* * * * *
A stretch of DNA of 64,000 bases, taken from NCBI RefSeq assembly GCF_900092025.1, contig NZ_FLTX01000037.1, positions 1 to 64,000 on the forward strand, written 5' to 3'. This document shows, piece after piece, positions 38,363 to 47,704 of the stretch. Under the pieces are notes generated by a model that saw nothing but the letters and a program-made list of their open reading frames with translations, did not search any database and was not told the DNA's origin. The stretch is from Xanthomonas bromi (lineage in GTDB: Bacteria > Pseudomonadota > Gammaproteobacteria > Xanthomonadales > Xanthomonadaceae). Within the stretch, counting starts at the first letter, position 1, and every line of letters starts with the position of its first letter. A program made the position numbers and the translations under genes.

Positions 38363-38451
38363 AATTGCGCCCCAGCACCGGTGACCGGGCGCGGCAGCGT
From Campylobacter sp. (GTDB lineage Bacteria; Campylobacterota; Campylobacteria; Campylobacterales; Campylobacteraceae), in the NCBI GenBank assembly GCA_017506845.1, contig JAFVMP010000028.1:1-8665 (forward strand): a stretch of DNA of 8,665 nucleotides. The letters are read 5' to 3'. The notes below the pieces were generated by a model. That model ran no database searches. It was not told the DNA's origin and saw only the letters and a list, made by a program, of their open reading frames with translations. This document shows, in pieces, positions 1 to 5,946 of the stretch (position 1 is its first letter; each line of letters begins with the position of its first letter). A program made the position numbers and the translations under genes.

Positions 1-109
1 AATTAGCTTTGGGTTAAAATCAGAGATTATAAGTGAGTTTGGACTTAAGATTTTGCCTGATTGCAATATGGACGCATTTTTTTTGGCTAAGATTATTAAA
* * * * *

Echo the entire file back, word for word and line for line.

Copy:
A stretch of DNA of 64,000 bases, taken from NCBI RefSeq assembly GCF_900092025.1, contig NZ_FLTX01000037.1, positions 1 to 64,000 on the forward strand, written 5' to 3'. This document shows, piece after piece, positions 38,363 to 47,704 of the stretch. Under the pieces are notes generated by a model that saw nothing but the letters and a program-made list of their open reading frames with translations, did not search any database and was not told the DNA's origin. The stretch is from Xanthomonas bromi (lineage in GTDB: Bacteria > Pseudomonadota > Gammaproteobacteria > Xanthomonadales > Xanthomonadaceae). Within the stretch, counting starts at the first letter, position 1, and every line of letters starts with the position of its first letter. A program made the position numbers and the translations under genes.

Positions 38363-38451
38363 AATTGCGCCCCAGCACCGGTGACCGGGCGCGGCAGCGT
From Campylobacter sp. (GTDB lineage Bacteria; Campylobacterota; Campylobacteria; Campylobacterales; Campylobacteraceae), in the NCBI GenBank assembly GCA_017506845.1, contig JAFVMP010000028.1:1-8665 (forward strand): a stretch of DNA of 8,665 nucleotides. The letters are read 5' to 3'. The notes below the pieces were generated by a model. That model ran no database searches. It was not told the DNA's origin and saw only the letters and a list, made by a program, of their open reading frames with translations. This document shows, in pieces, positions 1 to 5,946 of the stretch (position 1 is its first letter; each line of letters begins with the position of its first letter). A program made the position numbers and the translations under genes.

Positions 1-109
1 AATTAGCTTTGGGTTAAAATCAGAGATTATAAGTGAGTTTGGACTTAAGATTTTGCCTGATTGCAATATGGACGCATTTTTTTTGGCTAAGATTATTAAA